Fifty-three neonates and seven pediatric patients were treated with extracorporeal membrane oxygenation from September 1983 until April 1986. Venoarterial bypass was achieved by cannulating the right atrium via the right internal jugular vein and the aortic arch via the right common carotid artery. In the neonatal group, 40 infants with acute respiratory failure were treated, and 36 (90%) survived. Five infants with congenital heart disease were treated and three (60%) survived. Among the eight patients with congenital diaphragmatic hernia, there were three (38%) survivors. In the pediatric group, four patients were treated for ventricular failure after cardiac operations. Two were weaned from bypass, with one long-term survivor. Three patients with acute respiratory failure were treated, with one survivor. Extracorporeal membrane oxygenation has proved to be a useful modality in salvaging high-risk neonates with minimal

Res 43:118,








The effects of the serotonin receptor blocker, ketanserin, were studied in a procine Pseudomonas adult respiratory distress syndrome model. Swine, weighing 14-30 kg, were anesthetized and ventilated with 0.5 FiO, and 5 cm H,O positive end expiratory pressure. Three groups were studied: saline control (C, n = 9). continuous intravenous Pseudomonas aeruginosa. 5.0 x 10’ CFU/kg/min (Ps, n = 8), and Pseudomonas and intravenous ketanserin, 0.2 mg/kg, given at 20 and 120 min after the onset of the Pseudomonas infusion (KET, n = 5). Pulmonary arterial (PAP) and systemic arterial (SAP) pressures, cardiac index (CI), thermal Cardio-Green extravascular lung water (EVLW), pulmonary albumin flux (slope index, SI), arterial blood gases, and whole blood serotonin levels were measured and pulmonary shunt and pulmonary (PVRI) and systemic (SVRI) vascular resistance indices were calculated. At 3 hr the Ps group demonstrated significant (P < 0.05) increases in PAP (34 k 1 vs C I3 + 2 mm Hg), EVLW (14.4 f 2.2 vs C 4.3 t 1.2 ml/kg), SI (2.05 + 0.23 x 10 3 vs C 0.38 + 0.09 x IO-’ U/min), pulmonary shunt (67 t 15% vs C 9 2 3%), PVRI (1599 * 89 vs C 184 t 14 dyn . cm ~‘1 and SVRI (4542 ? 774 vs C 2087 t- 129 m*), dyn 1 set . cm~‘/m’) and decreases in CI (0.9 i 0.1 L/ min/m’ vs C 2.8 k 0.2 L/min/m2), P80, (93 -r 17 Torr vs C 203 f 15 Torr) and arterial blood serotonin concentration (23.5 + 13% decrease from basal). Treatment with ketanserin was associated with maintenance of PaO, (KET 207 i: 5 mm Hg vs C 203 k I5 mm Hg), pulmonary shunt (KET 8 + 3% vs C 9 * 3%). and CI (Ket 2.3 * 0.1 L/min/m’ vs C 2.8 + 0.2 L/mitt/m’) at control levels and attenuated the Pseudomonas-induced increase in PVRI (873 k 37 vs Ps 1599 t 89 dyn . set . cm-‘/m’) and SVRI (2089 + 287 vs Ps 4542 + 774 dyn . set . cm-‘/m’), but did not alter the development of pulmonary edema. These data indicate that serotonin plays a role in the development of the V/Q mismatch and arterial hypoxemia observed in this model by a mechanism independent of changes in microvascular injury and permeability and was probably a result of reduced peripheral bronchiolar constriction. (Reprinted with permission.) Effect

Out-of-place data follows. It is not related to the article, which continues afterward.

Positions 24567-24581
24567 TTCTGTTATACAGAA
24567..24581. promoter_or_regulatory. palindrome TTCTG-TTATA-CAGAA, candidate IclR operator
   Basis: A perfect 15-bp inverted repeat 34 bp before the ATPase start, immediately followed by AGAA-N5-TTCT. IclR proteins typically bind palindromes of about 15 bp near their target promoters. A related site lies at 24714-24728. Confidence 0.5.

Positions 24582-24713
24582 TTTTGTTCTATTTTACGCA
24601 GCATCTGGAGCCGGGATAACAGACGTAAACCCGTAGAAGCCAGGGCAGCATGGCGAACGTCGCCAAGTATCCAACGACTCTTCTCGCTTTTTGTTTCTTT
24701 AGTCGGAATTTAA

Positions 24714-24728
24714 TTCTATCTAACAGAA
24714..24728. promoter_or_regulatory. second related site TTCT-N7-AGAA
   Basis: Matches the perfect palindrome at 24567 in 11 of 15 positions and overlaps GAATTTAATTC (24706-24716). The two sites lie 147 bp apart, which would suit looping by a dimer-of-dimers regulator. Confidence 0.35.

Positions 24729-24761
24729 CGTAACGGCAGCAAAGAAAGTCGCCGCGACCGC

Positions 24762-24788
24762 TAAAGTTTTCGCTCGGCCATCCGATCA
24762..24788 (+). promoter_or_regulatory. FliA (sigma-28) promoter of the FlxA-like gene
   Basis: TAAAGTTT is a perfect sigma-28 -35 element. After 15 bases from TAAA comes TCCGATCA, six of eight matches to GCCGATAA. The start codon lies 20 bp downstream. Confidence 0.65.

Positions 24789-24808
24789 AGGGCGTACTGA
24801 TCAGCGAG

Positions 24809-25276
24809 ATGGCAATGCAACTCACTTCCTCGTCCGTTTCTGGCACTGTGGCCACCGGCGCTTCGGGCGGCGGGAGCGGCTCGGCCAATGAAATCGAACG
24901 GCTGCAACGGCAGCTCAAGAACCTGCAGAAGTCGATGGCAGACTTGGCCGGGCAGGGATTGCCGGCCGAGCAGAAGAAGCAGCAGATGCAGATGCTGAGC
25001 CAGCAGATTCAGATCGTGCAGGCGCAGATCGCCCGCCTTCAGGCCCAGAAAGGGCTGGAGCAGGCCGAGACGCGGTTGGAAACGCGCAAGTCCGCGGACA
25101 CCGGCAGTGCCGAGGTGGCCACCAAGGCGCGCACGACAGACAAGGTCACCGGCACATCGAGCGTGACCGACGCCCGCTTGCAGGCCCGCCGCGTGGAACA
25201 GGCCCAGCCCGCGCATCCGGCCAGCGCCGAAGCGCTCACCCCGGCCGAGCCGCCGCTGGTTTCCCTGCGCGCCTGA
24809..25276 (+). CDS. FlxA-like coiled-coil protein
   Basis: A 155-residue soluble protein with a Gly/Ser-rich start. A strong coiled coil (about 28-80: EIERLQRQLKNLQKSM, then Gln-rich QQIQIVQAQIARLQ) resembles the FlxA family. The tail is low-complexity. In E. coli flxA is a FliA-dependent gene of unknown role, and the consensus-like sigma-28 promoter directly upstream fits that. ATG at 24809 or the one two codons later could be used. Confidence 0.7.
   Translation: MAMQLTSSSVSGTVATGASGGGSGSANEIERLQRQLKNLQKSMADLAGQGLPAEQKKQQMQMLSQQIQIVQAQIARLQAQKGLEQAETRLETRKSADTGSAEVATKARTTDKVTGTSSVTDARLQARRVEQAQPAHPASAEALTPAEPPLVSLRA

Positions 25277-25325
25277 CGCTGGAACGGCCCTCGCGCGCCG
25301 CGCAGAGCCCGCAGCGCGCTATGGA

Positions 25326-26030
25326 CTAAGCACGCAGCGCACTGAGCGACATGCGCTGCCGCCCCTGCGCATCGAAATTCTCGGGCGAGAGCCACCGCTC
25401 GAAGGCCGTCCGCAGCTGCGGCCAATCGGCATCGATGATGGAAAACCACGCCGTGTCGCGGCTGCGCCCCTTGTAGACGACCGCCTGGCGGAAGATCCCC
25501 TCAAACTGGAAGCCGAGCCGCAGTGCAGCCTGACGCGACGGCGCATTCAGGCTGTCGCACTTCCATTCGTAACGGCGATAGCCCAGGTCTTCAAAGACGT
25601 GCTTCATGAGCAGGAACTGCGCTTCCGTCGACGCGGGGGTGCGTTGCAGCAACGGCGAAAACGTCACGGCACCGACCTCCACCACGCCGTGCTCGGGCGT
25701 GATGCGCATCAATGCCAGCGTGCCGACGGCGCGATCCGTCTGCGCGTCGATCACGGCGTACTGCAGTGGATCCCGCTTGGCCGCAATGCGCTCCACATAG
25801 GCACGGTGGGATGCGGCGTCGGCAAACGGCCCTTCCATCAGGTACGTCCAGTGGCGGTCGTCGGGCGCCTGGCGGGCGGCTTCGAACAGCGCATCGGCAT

of Furosemide




Res 41:141,



Rusch 1986.





L, Cheney



It has been shown that furosemide, via nondiuretic vascular effects, reduces pulmonary shunt and lung water during the development of oleic acid permeability edema. We studied this effect in a fully established stable model of oleic acid permeability edema. Sixteen anesthetized mongrel dogs,